Canadian Side of Niagara Falls Trails
You’ll find even more opportunities for hiking on the Canadian side of the border of Niagara Falls.
Hardcore hikers will appreciate the Bruce Trail, which follows the Niagara Escarpment for 550 miles (890 km).
The Bruce Trail also has more than 250 miles (400 km) of side trails.
Trail users will see a wide variety of local flora and fauna, including centuries-old coniferous trees growing on the edge of the Niagara Escarpment.
The trail also offers views of numerous waterfalls and rapids, as local waterways pass over the escarpment.
For a hiking experience of moderate difficulty that can be had without leaving the city of Niagara Falls, head to Niagara Glen Nature Preserve, where you can learn about the geology of the Niagara Escarpment, and the animals and plants that live within it, on one of the preserve’s twice-daily guided tours.
Explore the park’s numerous hiking trails, or rent bouldering equipment at the Nature Center.
The Whirlpool Trail is the most difficult one in the park, but it’s worth the effort to sit by the water and take in the scenery.
The nearby Upper Whirlpool Trails also offer great views of the water.
Closer to downtown, the White Water Walk provides multiple viewing platforms from which you can gaze upon the power of Niagara River’s Class VI rapids.
If getting the opportunity to explore a new ecosystem is an important part of traveling for you, you’ll love Niagara Falls.
With miles of hiking trails, boardwalks overlooking the white water, and tunnels carved into the rock behind the Horseshoe Falls, you’ll find plenty to do outside on both sides of the border.
Just don’t forget your rain jacket!
Exploring the Best of Canada ~ Where to Go and What to Do
Exploring the best of Canada – With its beautiful unspoiled landscapes, its multicultural society, and bilingualism, Canada is a delight for all who decide to travel around the country or move there permanently.
Thanks to its multiculturalism policy, put in place back in the 70’s, communicating across cultures is one of the things that make The True North so attractive for travelers and expatriates. Inspiring Places in the World
Here’s what to expect when exploring the best of Canada.
So, what exactly is there to visit in Canada?
Welcoming around 250,000 newcomers each year, Canada is one of the most popular places for foreign residents.
The largest country in North America and the second largest in the world – right behind Russia – offers you something new and exciting to see at every turn.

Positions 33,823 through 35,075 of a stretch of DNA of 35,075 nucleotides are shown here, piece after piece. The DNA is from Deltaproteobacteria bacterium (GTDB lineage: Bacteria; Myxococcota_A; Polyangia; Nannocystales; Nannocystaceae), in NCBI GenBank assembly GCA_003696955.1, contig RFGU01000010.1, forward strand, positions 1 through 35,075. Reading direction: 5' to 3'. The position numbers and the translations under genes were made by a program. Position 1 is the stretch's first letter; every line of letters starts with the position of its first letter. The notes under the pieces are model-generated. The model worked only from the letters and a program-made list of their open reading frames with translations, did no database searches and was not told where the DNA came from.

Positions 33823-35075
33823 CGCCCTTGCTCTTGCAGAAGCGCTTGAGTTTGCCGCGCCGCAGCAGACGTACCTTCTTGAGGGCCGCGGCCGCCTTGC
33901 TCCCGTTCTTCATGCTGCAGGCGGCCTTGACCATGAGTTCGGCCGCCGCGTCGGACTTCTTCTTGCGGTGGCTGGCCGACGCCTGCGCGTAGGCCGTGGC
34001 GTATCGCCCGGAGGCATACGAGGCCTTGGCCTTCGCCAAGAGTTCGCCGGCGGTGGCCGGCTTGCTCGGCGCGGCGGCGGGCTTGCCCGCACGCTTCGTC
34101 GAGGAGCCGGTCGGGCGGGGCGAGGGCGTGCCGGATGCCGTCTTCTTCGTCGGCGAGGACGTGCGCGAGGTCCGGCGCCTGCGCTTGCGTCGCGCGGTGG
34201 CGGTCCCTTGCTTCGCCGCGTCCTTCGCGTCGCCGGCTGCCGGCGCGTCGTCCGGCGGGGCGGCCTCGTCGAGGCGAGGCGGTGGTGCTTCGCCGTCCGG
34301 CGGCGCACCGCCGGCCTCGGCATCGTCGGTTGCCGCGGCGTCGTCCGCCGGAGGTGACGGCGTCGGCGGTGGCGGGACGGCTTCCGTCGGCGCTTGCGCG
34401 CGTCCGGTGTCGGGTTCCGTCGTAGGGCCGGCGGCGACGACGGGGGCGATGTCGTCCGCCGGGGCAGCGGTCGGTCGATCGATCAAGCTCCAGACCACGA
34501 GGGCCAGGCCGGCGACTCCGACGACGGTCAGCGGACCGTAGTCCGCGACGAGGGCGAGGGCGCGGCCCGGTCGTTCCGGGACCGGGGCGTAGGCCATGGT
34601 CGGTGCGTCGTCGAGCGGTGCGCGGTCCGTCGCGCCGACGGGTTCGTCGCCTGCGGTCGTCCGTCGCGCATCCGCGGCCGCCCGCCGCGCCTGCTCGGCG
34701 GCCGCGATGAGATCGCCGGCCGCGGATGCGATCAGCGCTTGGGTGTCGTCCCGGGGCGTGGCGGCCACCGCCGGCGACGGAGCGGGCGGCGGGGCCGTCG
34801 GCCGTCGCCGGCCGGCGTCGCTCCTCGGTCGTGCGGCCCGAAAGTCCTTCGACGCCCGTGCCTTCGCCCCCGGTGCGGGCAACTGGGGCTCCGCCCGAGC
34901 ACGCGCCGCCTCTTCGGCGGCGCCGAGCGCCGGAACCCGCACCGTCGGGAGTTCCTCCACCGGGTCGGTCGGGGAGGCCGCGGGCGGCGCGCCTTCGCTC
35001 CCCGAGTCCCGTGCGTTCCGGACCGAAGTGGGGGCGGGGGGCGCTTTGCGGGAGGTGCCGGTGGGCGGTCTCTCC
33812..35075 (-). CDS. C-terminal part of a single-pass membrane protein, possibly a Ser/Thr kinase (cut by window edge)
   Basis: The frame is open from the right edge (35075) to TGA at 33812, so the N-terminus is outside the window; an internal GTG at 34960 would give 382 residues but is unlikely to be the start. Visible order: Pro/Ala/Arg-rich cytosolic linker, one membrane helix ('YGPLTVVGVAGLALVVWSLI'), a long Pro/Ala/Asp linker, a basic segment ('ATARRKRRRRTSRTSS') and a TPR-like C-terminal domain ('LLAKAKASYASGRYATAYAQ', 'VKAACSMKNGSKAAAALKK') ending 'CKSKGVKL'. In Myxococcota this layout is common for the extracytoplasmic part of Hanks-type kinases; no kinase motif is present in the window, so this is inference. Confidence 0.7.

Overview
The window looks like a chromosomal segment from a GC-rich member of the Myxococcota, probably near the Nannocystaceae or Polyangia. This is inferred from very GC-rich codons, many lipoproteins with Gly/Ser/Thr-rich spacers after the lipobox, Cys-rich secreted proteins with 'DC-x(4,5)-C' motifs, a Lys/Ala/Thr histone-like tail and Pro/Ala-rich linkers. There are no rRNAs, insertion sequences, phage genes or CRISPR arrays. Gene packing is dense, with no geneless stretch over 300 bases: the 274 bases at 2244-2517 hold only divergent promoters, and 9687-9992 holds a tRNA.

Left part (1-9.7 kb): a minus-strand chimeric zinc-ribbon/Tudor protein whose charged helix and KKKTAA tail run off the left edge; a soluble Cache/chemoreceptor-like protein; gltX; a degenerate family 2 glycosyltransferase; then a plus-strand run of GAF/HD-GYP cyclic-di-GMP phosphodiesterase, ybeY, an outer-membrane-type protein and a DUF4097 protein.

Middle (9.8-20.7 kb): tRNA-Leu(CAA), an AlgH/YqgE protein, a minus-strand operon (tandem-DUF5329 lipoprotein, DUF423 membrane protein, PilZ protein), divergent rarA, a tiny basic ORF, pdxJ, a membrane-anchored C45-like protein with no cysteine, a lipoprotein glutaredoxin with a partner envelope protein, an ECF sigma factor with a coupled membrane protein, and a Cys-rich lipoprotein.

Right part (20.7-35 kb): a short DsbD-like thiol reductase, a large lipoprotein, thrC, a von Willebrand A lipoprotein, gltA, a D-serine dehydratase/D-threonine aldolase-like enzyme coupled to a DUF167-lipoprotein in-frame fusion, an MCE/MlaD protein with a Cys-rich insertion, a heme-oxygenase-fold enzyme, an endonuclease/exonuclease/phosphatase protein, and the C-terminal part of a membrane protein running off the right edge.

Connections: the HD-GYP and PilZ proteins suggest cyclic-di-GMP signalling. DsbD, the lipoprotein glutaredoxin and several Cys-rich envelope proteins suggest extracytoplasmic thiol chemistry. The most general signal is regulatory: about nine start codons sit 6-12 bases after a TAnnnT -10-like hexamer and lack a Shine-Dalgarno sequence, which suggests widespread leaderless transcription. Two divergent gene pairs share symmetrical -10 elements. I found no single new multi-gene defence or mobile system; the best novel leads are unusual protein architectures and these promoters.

- Exploring The Best Of Canada
Exploring the Best of Canada
First of all, if you have the luck of actually moving to Canada, you will have plenty of time to explore its wonders.
But if you are there on vacation, you might have some sort of time limit.
The best cities to visit are, of course, the ones that are well-known; yet surprisingly enough, you might find something of interest when visiting some lesser known towns, like Winnipeg, the center of the Canadian Prairies, or Whitehorse in Yukon Territory, starting point of the legendary Yukon Quest race.
Places like these might show visitors a completely different side of Canada.
Top Cities to Visit in Canada
Want to see what Canada is all about, although you only have about one week or so for your visit?
Here are the highlights you shouldn’t miss out on:
One of the country’s largest and most popular cities, and often mistaken for Canada’s capital, attracts a huge number of tourists for multiple reasons.
Located only a couple hours from Niagara Falls and the US border, Toronto boasts, for example, a world-famous film festival: Its vibrant cultural life and the landmark CN tower are only a few reasons for its fame.
In recent years, Toronto has become known as one of the most ethnically and culturally diverse cities in the world, with over half the city’s residents being born outside Canada.
This has resulted in a great diversity of cultures to explore, from cuisine to events.
Toronto is also nicknamed “the city within a park” thanks to its miles of parkland around the streams and rivers that flow through the city.
Ranked as one of the most livable cities in Canada, will dazzle you with its French and English influences.
Whether you want typical Canadian specialties or a Québec experience with a quaint French feel, Montréal has it all.
A “Parisian New York”, “City of festivals”, “City of a hundred bell towers” – there are many ways to describe Montreal, a city which is unlike any other in the world.
In Montreal 17th century architecture and beautiful cathedrals rub elbows with typical 1970’s skyscrapers.
Montreal is famous for its European flair. Despite being one of Canada’s largest cosmopolitan cities, the city has a nice a laid back attitude.
Montreal was named the second best city to dine in North America. It is a food lover’s heaven with cuisines from all over the world mixing with European influenced local specialties.
Montreal is also famous for its many festivals and events, which ranges from the Jazz fest which is held in different places around town, to Montreal International Auto show which is held in the Palais des congrès convention center.
When visiting the city, make sure to check what events will be on while you’re there.
- Top 5 Cities To Visit in Canada
One of the most visited cities in Canada, Quebec is known for its breathtaking surroundings and unique history.
Quebec’s Old Town is a UNESCO Heritage site and the city walls surrounding it are the only remaining fortified city walls in North America north of Mexico.
Although not as buzzing as Montreal, it’s a great city for a relaxing romantic weekend
Although Whistler is more a village than a city, it is still one of the most popular destinations in Canada, both in summer as well as winter.
Whistler is one of those places where people come for a weekend visit and somehow end up staying for 25 years – a story which is far from uncommon there.
Many locals who have moved to Whistler say they came for the awesome skiing, but stayed because of the summer.
Winter is the most popular time to visit Whistler; however, summer has a lot to offer.
For example, the mountain biking is some of the best in the world.
Exploring the best of Canada will lead you to unexpected places and no doubt, amazing scenery.
(photo credit: 1 – 1)
Lake Agnes Tea House and Hiking Trail, Lake Louise, Canada
It was 32 F/ 0 C, but I wouldn’t have known it had there not been snow covering the trail.
I was drenched in sweat after hiking a little over two miles, gaining about 1,000 feet in elevation.